(Kitco News) - The unrest in the Mideast is flaring again, sharing the news spotlight with the tragedy in Japan, and that is expected to underpin gold prices going into next week.
Sterling J. Smith, commodity trading adviser and market analyst with Country Hedging, said after gold's break earlier this week on the devastation in Japan, the market is ready to rebound.
Gold did not act as a safe-haven during the Japanese earthquake, tsunami and nuclear worries. Prices fell during the early part of the week and analysts attributed the break to investors selling gold to raise cash in order to shore up positions in other markets that were falling after the news in Japan. By Friday, gold rebounded with other markets.
"There's a little bit more risk appetite coming back into the macro theater and gold is benefitting from that," Smith said.
April gold futures prices on the Comex division of the New York Mercantile Exchange settled at $1,416.10 an ounce, down 0.4% on the week. May silver settled at $35.058 an ounce, down 2.44%.
"We've come back nicely. We went down to $1,380 and people are willing to buy breaks. It's still a bull market, although a more mature bull market," said Frank Lesh, futures analyst at FuturePath Trading.
The most supportive factor for gold has been the unrest in the Middle East, Lesh said.
Gold prices saw an uptick after the United Nations Security Council authorized Thursday a "no-fly" zone in Libya that included "all necessary measures" to enforce the decision. By Friday morning U.S. time, Libyan leader Moammar Gadhafi declared a cease-fire on its attacks on rebels seeking out oust him from more than four decades of power. Following the announcement, gold prices slipped from earlier levels.
Even though there is a cease-fire in Libya, violent protests have broken out in Yemen, where the government has declared a state of emergency, and Smith said there are plenty of other events for gold to help "fill the void."
"With the tensions in the Middle East, it's like playing 'Whack-a-mole.' (Tensions) settle in one region, only to pop up in another," he said.
Currency volatility also underpinned gold, Lesh said. Central banks intervened jointly to stop the rise of the Japanese yen, the first time in 10 years, a move that was expected. Meanwhile the dollar has turned back down, supporting gold and other commodities. "People are still using gold as an international currency," he said.
Over the course of the month, Smith expects gold to rise to the $1,470 to $1,480 level.
Goldman Sachs said Friday in a research note that the pullback in gold prices following the devastation in Japan offers investors a chance to buy the yellow metal at lower prices. They said gold prices should continue to rally and they are maintaining their three-month target of $1,480.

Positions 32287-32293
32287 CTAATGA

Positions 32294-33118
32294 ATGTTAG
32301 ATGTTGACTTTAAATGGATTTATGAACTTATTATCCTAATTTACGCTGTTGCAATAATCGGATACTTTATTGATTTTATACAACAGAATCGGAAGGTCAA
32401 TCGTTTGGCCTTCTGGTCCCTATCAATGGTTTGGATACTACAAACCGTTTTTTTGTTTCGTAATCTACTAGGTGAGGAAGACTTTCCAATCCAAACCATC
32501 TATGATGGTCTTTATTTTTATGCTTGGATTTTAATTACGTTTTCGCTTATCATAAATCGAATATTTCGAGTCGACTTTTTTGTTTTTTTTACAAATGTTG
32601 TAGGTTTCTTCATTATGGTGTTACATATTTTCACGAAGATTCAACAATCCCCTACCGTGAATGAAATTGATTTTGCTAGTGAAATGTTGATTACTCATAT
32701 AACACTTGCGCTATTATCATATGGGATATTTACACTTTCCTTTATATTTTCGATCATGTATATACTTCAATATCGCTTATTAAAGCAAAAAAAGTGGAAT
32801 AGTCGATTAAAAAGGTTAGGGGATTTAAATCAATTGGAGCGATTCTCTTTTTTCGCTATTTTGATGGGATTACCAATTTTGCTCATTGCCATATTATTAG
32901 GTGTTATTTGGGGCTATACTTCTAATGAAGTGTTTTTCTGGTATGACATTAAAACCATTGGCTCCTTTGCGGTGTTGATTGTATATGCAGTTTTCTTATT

Rich DeFalco, president, West Cooper Asset Management, also is looking for $1,480 in the next three months, calling himself "totally bullish right now."
"Gold is still a good investment…. Why? Real interest rates in the U.S. are still negative," he said.
For platinum group metals, though, Goldman said much depends on how Japan quickly can recover. PGM prices fell sharply this week because automotive manufacturing in Japan was curtailed. Goldman noted Japan is key to the global auto production. "Not only does Japan account for 12.6% of global automobile production, it also accounts for a large share of global industrial PGM consumption: 16.4% for platinum and 18.1% for palladium in 2010," the bank said.
On the U.S. economic calendar for next week are new and existing home sales, durable goods and revision to fourth-quarter gross domestic product. Smith said there should be little here to affect metals.
While he is bullish on gold, silver is giving him some concern. "The (gold/silver) ratio is tightening to an area that I'm not comfortable with," he said.
The ratio is around 40 and represents the number of ounces of silver it takes to buy an ounce of gold. When the ratio falls it's because silver is outpacing gold.
He said silver's price might be "overheating" and he cites action in copper for this view. Silver can be used as both a precious and industrial metal while copper is mostly used in fabrication. Recent price gains for both have reflected a rebound in global manufacturing, analysts said.
However, copper prices tumbled over the news from Japan and Smith pointed out the Chinese central bank said Friday lenders must raise reserve requirements. That will help slow down China's high-growth economy and could curtail its commodity usage.
"We're looking at a summer slowdown in copper use and it could go back down under $4 (a pound) to maybe the $3.70s. Heaviness in copper will weigh on silver," he said.
He said he's not necessarily looking for silver to correct, but said it might show more "sideways" action. Resistance for silver is seen between $35 to $35.50 and then around $36.
By Debbie Carlson of Kitco News firstname.lastname@example.org